Oral contraceptives (birth control pills) are primarily intended to prevent pregnancy but the hormones delivered in these pills can also regulate the menstrual cycle. The pill alters the hormone levels in the body in a way that simulates pregnancy. As a result the ovaries do not release any egg cells. The period you have while using the pill is known as a withdrawal bleed. It occurs when the hormone levels dip when taking the “blank” pills in the pack. In this way oral contraceptives reduce excessive bleeding and keep the periods within a normal duration.
Progesterone pills may also be used in treating heavy periods. The first half of the menstrual cycle is dominated by estrogen and the second half by progesterone. The hormone progesterone plays a role in pregnancy but also helps in regulating the menstrual cycle. It may be administered for a short duration of around 10 days to correct the hormonal imbalance responsible for heavy bleeding and stabilize the cycle. In this way it can be used to reduce excessive bleeding.
Another method of treating heavy periods is to use a hormonal intrauterine device (IUD). It releases a type of progestin which are chemicals that are similar to progesterone. The hormonal IUD thins the endometrium which lines the inside of the uterus. As a result the menstrual blood flow decreases. It also helps to ease cramping. These types of IUDs are used for preventing pregnancy but are also beneficial in the treatment of heavy periods.
Dilation and curettage (D&C) is a minor surgical procedure that can be used to treat heavy periods. It is commonly conducted procedure and very effective for menorrhagia. However, it may not have lasting effects and may have to be repeated several times. In a D&C, the cervix is first dilated and the inner lining of the uterus known as the endometrium is scraped with an instrument known as a curette. It is usually performed under general anesthesia (GA) and does not require an overnight hospital stay.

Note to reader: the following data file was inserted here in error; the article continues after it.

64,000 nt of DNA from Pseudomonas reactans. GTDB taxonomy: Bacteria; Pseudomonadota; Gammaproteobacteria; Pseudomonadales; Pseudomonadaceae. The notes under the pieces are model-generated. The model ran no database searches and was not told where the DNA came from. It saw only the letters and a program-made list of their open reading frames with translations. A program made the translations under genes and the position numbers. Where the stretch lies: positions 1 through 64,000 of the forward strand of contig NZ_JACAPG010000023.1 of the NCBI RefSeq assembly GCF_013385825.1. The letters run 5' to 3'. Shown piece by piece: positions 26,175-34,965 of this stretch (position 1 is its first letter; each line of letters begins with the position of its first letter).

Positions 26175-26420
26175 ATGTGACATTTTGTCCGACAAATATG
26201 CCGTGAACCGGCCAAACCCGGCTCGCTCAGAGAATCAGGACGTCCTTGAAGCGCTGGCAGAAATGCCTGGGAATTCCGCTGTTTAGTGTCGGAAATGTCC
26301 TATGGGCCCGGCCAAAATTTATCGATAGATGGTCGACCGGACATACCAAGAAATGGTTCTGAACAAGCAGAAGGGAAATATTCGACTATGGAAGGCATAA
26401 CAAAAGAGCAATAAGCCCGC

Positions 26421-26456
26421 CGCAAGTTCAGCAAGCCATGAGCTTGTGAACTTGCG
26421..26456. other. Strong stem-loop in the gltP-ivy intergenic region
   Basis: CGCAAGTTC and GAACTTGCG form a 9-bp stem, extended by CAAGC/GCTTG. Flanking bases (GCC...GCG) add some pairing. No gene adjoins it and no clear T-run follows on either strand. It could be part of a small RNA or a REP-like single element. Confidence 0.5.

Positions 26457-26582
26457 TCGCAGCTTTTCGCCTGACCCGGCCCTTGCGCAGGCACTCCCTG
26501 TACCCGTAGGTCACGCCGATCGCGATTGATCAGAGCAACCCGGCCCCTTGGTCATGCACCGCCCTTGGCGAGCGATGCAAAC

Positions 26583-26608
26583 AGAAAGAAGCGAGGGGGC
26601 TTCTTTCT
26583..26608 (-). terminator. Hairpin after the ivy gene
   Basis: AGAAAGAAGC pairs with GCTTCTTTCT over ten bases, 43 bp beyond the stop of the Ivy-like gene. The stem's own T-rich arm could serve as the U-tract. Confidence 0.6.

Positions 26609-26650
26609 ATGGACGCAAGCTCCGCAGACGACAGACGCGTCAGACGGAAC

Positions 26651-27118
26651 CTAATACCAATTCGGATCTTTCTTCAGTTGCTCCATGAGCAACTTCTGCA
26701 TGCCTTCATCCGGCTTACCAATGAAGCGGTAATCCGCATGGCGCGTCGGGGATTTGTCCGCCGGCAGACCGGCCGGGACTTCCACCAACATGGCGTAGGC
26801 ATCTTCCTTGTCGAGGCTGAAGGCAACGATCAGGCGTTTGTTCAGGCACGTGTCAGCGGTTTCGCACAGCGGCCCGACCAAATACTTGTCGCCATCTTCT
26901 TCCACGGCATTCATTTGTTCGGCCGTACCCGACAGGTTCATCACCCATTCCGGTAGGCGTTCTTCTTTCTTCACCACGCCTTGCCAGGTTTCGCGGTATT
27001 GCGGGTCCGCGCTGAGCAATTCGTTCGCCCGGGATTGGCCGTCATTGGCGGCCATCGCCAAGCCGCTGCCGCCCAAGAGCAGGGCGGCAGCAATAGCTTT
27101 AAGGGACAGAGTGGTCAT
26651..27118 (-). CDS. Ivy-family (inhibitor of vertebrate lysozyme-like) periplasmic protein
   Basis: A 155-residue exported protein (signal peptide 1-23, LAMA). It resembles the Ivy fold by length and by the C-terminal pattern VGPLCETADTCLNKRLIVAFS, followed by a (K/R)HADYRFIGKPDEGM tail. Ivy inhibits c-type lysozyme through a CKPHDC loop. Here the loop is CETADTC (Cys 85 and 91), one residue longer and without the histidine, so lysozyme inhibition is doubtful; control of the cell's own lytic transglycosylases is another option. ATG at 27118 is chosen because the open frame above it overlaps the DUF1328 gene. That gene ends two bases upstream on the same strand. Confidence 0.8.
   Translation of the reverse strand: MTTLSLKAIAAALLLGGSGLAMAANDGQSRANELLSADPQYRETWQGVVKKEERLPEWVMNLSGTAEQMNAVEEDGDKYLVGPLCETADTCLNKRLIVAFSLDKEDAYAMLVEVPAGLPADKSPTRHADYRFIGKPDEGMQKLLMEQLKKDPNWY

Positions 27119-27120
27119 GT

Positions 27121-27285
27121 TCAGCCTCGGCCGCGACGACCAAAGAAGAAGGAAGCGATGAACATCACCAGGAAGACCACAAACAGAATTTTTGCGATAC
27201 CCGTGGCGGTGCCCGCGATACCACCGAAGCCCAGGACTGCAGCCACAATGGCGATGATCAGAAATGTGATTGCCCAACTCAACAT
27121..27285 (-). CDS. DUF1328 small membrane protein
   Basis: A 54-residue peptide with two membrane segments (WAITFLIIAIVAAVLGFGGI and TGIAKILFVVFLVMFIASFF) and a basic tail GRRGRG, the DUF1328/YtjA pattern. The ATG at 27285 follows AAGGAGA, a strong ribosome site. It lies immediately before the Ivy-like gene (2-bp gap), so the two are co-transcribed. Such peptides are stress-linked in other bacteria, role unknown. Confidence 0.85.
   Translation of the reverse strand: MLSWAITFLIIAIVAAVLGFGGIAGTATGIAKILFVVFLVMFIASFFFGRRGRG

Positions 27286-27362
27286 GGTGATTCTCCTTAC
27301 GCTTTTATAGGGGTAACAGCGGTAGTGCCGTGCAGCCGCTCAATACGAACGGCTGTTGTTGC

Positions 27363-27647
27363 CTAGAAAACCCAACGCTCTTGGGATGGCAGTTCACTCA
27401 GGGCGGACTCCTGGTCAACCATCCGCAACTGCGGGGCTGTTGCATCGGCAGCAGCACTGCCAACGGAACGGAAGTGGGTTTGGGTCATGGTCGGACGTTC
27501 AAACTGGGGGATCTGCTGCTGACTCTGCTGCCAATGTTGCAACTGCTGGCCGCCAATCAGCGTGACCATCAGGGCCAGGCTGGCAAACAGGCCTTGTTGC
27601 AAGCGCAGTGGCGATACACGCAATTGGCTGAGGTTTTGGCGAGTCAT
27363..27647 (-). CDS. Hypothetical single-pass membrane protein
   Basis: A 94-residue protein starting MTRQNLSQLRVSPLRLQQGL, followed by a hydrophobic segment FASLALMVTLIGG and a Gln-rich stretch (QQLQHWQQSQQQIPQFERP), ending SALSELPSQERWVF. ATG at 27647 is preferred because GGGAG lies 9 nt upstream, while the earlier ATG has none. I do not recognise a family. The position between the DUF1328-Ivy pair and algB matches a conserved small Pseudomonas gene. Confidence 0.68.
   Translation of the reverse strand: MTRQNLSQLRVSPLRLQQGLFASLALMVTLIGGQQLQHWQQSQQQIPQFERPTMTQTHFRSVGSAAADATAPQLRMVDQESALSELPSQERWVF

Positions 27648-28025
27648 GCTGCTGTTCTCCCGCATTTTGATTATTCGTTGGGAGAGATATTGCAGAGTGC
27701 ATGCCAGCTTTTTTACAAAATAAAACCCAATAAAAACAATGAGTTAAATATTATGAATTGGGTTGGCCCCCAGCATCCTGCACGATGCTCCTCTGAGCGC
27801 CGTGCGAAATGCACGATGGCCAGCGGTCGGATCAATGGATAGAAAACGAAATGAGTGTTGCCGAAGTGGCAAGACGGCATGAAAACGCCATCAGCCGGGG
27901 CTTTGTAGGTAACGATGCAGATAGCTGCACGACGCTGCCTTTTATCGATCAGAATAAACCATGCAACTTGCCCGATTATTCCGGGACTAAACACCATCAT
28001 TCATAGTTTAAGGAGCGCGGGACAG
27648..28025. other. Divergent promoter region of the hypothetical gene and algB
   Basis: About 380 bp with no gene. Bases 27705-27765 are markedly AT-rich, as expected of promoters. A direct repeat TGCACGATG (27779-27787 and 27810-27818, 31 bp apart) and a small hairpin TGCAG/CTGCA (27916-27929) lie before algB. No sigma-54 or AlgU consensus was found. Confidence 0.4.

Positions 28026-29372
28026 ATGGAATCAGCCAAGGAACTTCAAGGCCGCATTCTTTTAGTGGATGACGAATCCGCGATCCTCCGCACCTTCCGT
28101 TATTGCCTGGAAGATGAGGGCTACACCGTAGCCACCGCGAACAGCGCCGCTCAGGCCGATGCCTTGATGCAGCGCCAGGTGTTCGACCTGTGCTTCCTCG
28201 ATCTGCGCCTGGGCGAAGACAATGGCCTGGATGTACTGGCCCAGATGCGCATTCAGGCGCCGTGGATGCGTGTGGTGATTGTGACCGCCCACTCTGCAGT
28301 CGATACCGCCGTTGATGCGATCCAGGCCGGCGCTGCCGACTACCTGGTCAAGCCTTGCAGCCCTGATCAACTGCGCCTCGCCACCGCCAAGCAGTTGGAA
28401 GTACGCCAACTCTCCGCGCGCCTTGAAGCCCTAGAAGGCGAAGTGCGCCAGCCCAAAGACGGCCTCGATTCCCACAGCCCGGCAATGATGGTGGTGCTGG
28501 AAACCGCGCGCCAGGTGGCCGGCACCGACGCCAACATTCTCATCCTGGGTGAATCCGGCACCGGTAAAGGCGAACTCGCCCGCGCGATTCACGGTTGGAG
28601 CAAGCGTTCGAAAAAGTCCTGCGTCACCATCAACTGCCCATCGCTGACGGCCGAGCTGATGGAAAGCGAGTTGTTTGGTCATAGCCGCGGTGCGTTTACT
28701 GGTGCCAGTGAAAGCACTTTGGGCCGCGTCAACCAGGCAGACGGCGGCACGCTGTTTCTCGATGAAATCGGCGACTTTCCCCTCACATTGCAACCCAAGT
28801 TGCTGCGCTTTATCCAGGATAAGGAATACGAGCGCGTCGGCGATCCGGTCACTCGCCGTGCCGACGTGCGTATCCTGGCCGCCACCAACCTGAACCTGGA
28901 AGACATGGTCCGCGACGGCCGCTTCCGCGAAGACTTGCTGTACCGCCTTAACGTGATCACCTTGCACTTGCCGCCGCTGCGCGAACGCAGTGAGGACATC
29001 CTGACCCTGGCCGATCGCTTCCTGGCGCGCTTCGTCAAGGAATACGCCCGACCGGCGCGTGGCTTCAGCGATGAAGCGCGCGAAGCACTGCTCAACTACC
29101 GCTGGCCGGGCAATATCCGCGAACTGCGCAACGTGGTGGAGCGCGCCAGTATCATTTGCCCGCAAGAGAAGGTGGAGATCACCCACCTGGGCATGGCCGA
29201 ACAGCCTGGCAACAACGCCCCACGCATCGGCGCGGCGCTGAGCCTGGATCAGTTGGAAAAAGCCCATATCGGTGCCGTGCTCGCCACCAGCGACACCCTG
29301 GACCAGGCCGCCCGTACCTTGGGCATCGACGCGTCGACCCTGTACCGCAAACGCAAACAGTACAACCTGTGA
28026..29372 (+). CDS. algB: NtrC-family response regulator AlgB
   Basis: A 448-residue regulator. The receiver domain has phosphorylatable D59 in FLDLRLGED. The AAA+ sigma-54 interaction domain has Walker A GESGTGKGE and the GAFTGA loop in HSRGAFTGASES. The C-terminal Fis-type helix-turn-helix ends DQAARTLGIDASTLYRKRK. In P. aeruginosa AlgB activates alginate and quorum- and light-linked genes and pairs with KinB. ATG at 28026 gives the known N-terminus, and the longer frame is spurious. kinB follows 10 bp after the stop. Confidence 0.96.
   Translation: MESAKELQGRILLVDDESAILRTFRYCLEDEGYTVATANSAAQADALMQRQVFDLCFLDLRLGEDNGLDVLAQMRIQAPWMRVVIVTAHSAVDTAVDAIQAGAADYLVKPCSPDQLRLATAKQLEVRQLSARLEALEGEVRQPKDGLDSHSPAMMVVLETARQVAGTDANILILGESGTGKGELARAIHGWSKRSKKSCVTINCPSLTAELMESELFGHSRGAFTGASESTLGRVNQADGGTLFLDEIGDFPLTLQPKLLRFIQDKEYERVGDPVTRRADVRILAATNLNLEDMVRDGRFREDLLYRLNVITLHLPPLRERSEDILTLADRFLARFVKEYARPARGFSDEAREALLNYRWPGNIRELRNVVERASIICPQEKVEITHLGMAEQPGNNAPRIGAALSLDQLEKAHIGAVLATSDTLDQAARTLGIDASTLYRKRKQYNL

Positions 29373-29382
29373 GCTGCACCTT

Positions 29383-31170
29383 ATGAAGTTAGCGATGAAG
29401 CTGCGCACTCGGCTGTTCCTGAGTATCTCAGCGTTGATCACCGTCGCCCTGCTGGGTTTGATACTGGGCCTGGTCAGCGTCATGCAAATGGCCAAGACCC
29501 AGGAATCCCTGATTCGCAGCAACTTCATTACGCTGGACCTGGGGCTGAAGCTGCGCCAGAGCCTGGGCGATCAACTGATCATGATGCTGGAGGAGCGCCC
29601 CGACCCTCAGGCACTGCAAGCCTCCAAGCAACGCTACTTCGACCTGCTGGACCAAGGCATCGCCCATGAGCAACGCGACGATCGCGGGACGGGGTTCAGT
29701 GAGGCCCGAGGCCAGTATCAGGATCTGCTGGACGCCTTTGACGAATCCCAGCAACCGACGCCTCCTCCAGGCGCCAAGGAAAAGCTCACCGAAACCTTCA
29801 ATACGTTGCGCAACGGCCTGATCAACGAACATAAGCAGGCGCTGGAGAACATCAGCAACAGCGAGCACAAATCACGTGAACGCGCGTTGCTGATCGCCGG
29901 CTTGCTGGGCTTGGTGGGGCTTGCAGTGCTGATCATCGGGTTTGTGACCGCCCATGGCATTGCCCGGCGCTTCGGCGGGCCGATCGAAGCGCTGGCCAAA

Scoping The Uterus
A hysteroscope is an instrument that is used to view the cervix and uterus. It is a long thin tube with a light that is inserted through the vagina. The procedure is known as a hysteroscopy. It can be done to examine and diagnose a problem in which case it is referred to as a diagnostic hysteroscopy. When it is done to correct a problem like removing a polyp, then it is known as an operative hysteroscopy. Once the doctor can spot the problem during hysteroscopy, it can be surgically corrected. This should control menorrhagia.
Ablation And Resection
If other measures have not worked in stopping heavy periods, and if the bleeding is severe, your doctor may suggest other more invasive procedures. One of these procedures is endometrial ablation. Here the inner lining of the uterus is permanently destroyed. It is effective in reducing bleeding but also compromises a woman’s ability to fall pregnant. Another procedure known as endometrial resection removes the inner lining of the uterus. The ability to fall pregnant is also compromised with this procedure
Removing The Uterus
A hysterectomy is the surgical removal of the uterus. It is usually the last option for heavy bleeding. A hysterectomy will stop the abnormal vaginal bleeding but it will also mean that you cannot conceive ever again. Menstrual periods will stop permanently. The procedure is usually conducted in women approaching menopause or during menopause. It is sometimes performed in younger women but only after careful consultation and once it is decided that no more children are desired.